The battle of the Wilderness did not renew in earnest on May 7. Neither Grant nor Lee chose to attack: each waited to see what the other one would do next. However, Grant had already hinted at what he would do next on May 6 when he ordered all but one of the pontoon bridges spanning the Rapidan to be taken up. Nothing that happened the rest of the day changed his mind.
What Grant intended to do was something of a mystery to his soldiers. As dusk came, orders started going out detailing the next move. Four infantry corps would pull back in sequence from their positions during the evening and march along the network of turnpikes leading away from the battlefield.
Given what had happened on May 5 and 6, few if any soldiers wanted to continue fighting in the Wilderness. However, the order to commence marching led to curiosity, confusion, and some depression. Where, exactly, would they go next? Was this another retreat? Had Lee won yet another battle along the river? Was the advent of a new commander simply the same song, different verse?
Account after account recalls that most of the men thought they had been bested again. They anticipated being told that at the road junctions, they would turn to the left and march northward, back across the Rapidan. But when they came to those junctions, they turned right. They were going south. They were advancing.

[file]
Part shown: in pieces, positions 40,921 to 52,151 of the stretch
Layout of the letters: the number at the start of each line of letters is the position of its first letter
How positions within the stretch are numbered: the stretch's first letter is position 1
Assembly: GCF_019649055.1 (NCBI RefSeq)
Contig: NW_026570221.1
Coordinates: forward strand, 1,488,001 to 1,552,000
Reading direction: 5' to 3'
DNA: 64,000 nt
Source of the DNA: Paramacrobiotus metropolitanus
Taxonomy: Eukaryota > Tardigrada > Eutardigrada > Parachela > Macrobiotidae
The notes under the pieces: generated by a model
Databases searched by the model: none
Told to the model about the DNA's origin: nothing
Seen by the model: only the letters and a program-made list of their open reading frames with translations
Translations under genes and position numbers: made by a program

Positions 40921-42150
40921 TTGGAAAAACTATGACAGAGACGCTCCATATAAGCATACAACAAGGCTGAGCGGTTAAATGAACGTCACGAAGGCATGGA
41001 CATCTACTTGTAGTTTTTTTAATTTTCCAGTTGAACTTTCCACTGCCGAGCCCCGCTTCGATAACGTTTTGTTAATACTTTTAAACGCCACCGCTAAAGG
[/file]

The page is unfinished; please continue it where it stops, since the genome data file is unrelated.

And then the men saw Grant riding southward with Meade and their staffs.
These men had not cheered Grant when they passed in review before him in April. Rather, they had taken their measure of him. They knew what people had said about him, but they had been down that road before. Now they were going down a new road, and they could now measure Grant not by what people said, but by what he did.
As the story goes, Grant told the men to stop cheering, lest they reveal the movement going on. However, one suspects that deep inside, he appreciated what had happened.
Things would never be the same again in Virginia … and all roads led to Appomattox now.